Bryant and Wells signed 17 receipts from January 2009 to July 2010, the lawsuit said. The longest wait between purchases was 2 1/2 months.
The bills ranged from $15,500 to $71,500, although Bryant also rang up $94,000 on two receipts in a single day.
The haul included six men’s watches and two women’s watches, and a variety of men’s and women’s diamond earrings. There were bracelets, rings and necklaces, with themes ranging from skulls to religion (three diamond crosses, a diamond Jesus medallion and a rosary made from diamonds and palladium).
All that’s been paid was $15,000 of the original loan amount, Hunt’s lawsuit says.
Hunt originally filed suit in September. Hunt didn’t try publicizing it because he continued calling Bryant in hopes of working something out.
“My client was basically being nice,” Blackwood said. “He deals with a lot of professional athletes, and he’s not in the habit of trying to raise a fuss or have a high profile. He genuinely liked Dez Bryant and thought he would come through. … My client’s finally decided Dez doesn’t care, he’s not going to keep his word. My client is pretty angry.”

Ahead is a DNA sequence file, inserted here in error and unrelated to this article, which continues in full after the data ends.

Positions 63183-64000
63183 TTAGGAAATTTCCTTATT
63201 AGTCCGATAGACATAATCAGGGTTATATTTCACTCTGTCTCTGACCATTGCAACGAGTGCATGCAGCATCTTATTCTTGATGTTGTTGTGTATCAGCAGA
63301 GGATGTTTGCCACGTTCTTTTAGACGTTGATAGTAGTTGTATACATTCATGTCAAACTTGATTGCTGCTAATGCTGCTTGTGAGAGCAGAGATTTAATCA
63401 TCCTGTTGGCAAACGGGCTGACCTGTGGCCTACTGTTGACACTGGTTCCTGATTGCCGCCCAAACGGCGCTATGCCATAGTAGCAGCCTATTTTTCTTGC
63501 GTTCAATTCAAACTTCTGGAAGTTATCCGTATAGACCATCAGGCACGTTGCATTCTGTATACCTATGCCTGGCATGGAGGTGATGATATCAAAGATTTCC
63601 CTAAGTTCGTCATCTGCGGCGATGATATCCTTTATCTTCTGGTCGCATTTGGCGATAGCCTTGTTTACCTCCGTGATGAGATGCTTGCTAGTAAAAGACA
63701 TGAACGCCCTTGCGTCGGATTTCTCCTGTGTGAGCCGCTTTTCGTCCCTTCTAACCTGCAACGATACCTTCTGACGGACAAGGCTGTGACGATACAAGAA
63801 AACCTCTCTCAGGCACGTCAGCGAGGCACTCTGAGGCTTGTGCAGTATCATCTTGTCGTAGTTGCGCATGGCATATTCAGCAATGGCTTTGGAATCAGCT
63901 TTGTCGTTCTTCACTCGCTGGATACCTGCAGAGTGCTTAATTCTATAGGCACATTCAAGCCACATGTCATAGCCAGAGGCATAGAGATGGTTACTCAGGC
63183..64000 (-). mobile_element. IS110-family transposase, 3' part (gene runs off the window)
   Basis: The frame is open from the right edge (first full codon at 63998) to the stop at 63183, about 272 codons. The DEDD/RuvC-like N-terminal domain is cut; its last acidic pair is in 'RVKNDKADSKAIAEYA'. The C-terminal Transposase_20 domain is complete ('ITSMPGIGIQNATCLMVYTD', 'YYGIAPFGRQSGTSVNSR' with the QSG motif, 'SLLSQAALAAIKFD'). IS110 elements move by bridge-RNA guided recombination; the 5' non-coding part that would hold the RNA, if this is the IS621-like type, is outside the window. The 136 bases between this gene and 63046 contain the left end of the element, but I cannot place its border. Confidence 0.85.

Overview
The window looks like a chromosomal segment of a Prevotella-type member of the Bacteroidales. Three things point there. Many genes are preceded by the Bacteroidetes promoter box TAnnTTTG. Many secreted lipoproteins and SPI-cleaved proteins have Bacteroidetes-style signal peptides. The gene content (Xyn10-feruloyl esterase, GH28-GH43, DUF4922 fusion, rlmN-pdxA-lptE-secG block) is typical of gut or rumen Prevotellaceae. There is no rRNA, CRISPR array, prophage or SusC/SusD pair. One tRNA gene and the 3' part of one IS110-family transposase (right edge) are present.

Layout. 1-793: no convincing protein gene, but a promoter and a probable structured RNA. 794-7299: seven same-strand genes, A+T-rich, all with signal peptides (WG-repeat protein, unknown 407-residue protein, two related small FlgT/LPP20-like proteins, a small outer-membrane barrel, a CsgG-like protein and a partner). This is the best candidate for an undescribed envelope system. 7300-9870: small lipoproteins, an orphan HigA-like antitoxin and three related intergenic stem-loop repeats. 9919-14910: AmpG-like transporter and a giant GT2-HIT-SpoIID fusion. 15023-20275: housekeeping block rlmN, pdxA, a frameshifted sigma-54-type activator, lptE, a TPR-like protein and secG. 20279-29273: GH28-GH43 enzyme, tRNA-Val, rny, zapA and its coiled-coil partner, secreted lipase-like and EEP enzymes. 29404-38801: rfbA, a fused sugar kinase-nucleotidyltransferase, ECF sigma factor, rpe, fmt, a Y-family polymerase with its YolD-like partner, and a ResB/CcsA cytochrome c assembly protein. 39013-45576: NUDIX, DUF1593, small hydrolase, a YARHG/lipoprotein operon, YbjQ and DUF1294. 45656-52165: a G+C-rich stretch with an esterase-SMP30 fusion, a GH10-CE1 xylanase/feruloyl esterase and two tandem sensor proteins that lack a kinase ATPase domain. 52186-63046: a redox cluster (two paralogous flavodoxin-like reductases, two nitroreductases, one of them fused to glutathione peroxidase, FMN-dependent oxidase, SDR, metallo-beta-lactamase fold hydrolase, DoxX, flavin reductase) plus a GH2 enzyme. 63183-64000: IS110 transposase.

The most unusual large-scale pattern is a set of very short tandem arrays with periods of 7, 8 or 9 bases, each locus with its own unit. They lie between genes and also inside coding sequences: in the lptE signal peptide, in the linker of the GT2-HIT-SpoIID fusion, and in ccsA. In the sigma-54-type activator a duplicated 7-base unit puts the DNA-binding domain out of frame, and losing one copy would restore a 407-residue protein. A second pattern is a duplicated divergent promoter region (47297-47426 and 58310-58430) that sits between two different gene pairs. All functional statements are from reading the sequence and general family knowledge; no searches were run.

Hunt’s suit was amended last week, before the mall incident. As for the timing, Blackwood said, “We didn’t approach the firestorm. The firestorm approached us.”
The other suit, filed Friday, was by a New York jeweler, A+A Diamonds, doing business as Rafaello and Co.
Bryant signed four invoices with them in the four months spanning January to May 2010. His tab was $267,000, and he’s paid $21,000.
There was a single invoice for $144,000. His purchases included the $60,000 charm and another diamond charm for $15,000, a $40,000 diamond watch and diamond bracelets that cost $23,000 and $10,000.
The jeweler’s attorney, Mike Bower, said “we are working with Mr. Bryant’s counsel to work out a resolution.”
Because some of the receipts date to Bryant’s time at Oklahoma State, the NCAA could become involved _ again.
Bryant was suspended from much of the 2009 season, his last, because he lied to the NCAA about having had a meal with Deion Sanders. The meal itself was OK, but the cover-up wasn’t.
Bryant allegedly bought $185,500 of jewelry from Hunt before he was suspended in October 2009.
NCAA spokeswoman Stacey Osburn said Tuesday that in any case involving eligibility of a player after he’s left school the questions are whether school knew “or did they have the processes and compliance and monitoring that they should have known.”